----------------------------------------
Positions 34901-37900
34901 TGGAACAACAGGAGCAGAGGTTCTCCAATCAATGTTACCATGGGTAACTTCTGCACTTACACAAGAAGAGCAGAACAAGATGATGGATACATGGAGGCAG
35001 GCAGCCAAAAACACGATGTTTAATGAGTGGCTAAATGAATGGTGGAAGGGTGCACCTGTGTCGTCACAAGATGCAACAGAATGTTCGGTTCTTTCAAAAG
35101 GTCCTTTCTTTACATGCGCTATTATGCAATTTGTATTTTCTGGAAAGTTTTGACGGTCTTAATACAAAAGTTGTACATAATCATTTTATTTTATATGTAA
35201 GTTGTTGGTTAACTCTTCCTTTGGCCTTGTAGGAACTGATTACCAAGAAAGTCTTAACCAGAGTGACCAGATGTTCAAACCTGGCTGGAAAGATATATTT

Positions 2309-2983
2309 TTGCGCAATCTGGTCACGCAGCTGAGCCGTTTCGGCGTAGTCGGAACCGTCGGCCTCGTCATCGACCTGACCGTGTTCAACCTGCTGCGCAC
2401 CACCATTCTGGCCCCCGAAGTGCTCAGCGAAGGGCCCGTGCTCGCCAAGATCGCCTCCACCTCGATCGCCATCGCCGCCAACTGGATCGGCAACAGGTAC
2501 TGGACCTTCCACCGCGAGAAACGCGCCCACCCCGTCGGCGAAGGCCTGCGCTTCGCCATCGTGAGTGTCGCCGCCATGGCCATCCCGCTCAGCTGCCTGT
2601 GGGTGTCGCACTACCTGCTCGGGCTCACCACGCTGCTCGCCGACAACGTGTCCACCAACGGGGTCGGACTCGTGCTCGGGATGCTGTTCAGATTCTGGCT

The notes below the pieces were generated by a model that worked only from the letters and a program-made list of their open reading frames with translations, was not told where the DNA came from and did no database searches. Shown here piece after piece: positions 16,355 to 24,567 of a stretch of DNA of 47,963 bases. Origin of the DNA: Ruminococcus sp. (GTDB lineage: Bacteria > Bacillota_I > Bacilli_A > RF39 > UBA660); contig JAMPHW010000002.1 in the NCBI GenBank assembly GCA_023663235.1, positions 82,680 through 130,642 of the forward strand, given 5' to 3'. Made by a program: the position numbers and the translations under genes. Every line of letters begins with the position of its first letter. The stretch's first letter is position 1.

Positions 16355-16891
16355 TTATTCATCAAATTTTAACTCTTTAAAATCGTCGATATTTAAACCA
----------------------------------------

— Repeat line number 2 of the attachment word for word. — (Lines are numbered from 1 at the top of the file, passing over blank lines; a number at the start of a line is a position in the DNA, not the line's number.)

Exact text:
34901 TGGAACAACAGGAGCAGAGGTTCTCCAATCAATGTTACCATGGGTAACTTCTGCACTTACACAAGAAGAGCAGAACAAGATGATGGATACATGGAGGCAG